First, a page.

I have to tell you that I really hate living like this – waiting for time to pass – it seems like an awfully big waste of life. I remember when I was seventeen and still in high school. I wanted to get out of the house so bad and leave for college that during that last year I made myself a calendar on posterboard. I looked forward to crossing off each day as it went by as it got me closer to the point when I was .. OUT OF THERE. I remember that some days, when there was more discord than harmony, crossing off the day was the highlight of my day. At the end, when I was packing for college, I took down the posterboard calendar and cut it up into sqaures, cutting out each of the twelve months. It was then that I realized how much life and time had gone by where I was just waiting for the next day to come and go so that eventually my life could happen. I made a conscious choice to never waste my time again waiting for time to pass to be able to get to the point where I could experience life. But to be honest, it has happened many times since then. I realize now that the majority of those times were out of my control and someone else or something else controlled the pace of my life…and so I was a pawn in the forward motion of my own life…something that I do not enjoy being. I am sure I am not alone in this experience – I guess the only thing you can do is learn patience and try and make the best of the situation you are in so that there is some meaning in the waiting…and of course like me I always wait for that opportunity to escape the waiting and when it comes I darn well take it at top speed.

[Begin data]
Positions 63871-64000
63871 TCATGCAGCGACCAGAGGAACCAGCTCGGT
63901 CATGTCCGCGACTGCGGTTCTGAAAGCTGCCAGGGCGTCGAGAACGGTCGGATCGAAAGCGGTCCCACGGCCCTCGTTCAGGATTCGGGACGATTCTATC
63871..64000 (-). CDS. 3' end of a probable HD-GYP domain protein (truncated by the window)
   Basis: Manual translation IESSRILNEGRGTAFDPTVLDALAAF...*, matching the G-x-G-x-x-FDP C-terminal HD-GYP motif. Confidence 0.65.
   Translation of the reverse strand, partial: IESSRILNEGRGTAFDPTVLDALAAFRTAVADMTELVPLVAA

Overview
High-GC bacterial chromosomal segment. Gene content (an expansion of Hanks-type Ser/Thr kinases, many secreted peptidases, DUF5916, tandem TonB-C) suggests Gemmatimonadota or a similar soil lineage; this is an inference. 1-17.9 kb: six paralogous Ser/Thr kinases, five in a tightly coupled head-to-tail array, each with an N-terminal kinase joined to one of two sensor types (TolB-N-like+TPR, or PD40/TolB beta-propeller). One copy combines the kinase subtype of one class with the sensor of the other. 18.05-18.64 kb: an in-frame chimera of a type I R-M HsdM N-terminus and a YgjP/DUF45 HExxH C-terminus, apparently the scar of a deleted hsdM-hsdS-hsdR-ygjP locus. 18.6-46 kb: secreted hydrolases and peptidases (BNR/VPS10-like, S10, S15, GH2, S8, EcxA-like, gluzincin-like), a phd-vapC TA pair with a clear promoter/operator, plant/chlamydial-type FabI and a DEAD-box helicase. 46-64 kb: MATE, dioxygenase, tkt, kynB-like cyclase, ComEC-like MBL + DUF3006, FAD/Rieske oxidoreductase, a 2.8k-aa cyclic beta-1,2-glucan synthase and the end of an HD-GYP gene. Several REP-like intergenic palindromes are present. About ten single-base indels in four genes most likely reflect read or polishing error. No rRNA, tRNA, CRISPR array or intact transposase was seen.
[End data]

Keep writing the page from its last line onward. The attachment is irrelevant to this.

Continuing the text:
Hi all! Not too much to report. I am almost at the point where the real hard core waiting begins.